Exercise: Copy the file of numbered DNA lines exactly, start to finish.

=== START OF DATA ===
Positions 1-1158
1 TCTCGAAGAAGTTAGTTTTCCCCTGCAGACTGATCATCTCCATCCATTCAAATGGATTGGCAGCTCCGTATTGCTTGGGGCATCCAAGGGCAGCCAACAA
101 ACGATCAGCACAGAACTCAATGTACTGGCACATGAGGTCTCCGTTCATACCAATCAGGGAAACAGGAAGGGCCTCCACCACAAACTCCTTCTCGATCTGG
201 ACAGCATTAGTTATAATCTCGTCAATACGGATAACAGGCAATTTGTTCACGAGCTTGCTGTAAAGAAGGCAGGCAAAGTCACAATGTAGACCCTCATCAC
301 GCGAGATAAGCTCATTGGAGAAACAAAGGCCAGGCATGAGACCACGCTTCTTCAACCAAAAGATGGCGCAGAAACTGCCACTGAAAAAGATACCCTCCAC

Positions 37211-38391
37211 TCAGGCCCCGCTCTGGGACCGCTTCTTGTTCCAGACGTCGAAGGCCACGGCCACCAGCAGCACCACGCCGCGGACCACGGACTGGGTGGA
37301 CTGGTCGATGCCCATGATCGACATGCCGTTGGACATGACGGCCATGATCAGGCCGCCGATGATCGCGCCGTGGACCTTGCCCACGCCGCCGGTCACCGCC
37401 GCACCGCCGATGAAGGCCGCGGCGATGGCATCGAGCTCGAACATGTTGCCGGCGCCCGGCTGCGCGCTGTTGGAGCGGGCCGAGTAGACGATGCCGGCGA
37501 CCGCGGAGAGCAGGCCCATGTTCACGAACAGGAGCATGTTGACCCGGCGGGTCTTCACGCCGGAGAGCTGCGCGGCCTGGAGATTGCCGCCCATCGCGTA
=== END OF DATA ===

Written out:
Positions 1-1158
1 TCTCGAAGAAGTTAGTTTTCCCCTGCAGACTGATCATCTCCATCCATTCAAATGGATTGGCAGCTCCGTATTGCTTGGGGCATCCAAGGGCAGCCAACAA
101 ACGATCAGCACAGAACTCAATGTACTGGCACATGAGGTCTCCGTTCATACCAATCAGGGAAACAGGAAGGGCCTCCACCACAAACTCCTTCTCGATCTGG
201 ACAGCATTAGTTATAATCTCGTCAATACGGATAACAGGCAATTTGTTCACGAGCTTGCTGTAAAGAAGGCAGGCAAAGTCACAATGTAGACCCTCATCAC
301 GCGAGATAAGCTCATTGGAGAAACAAAGGCCAGGCATGAGACCACGCTTCTTCAACCAAAAGATGGCGCAGAAACTGCCACTGAAAAAGATACCCTCCAC

Positions 37211-38391
37211 TCAGGCCCCGCTCTGGGACCGCTTCTTGTTCCAGACGTCGAAGGCCACGGCCACCAGCAGCACCACGCCGCGGACCACGGACTGGGTGGA
37301 CTGGTCGATGCCCATGATCGACATGCCGTTGGACATGACGGCCATGATCAGGCCGCCGATGATCGCGCCGTGGACCTTGCCCACGCCGCCGGTCACCGCC
37401 GCACCGCCGATGAAGGCCGCGGCGATGGCATCGAGCTCGAACATGTTGCCGGCGCCCGGCTGCGCGCTGTTGGAGCGGGCCGAGTAGACGATGCCGGCGA
37501 CCGCGGAGAGCAGGCCCATGTTCACGAACAGGAGCATGTTGACCCGGCGGGTCTTCACGCCGGAGAGCTGCGCGGCCTGGAGATTGCCGCCCATCGCGTA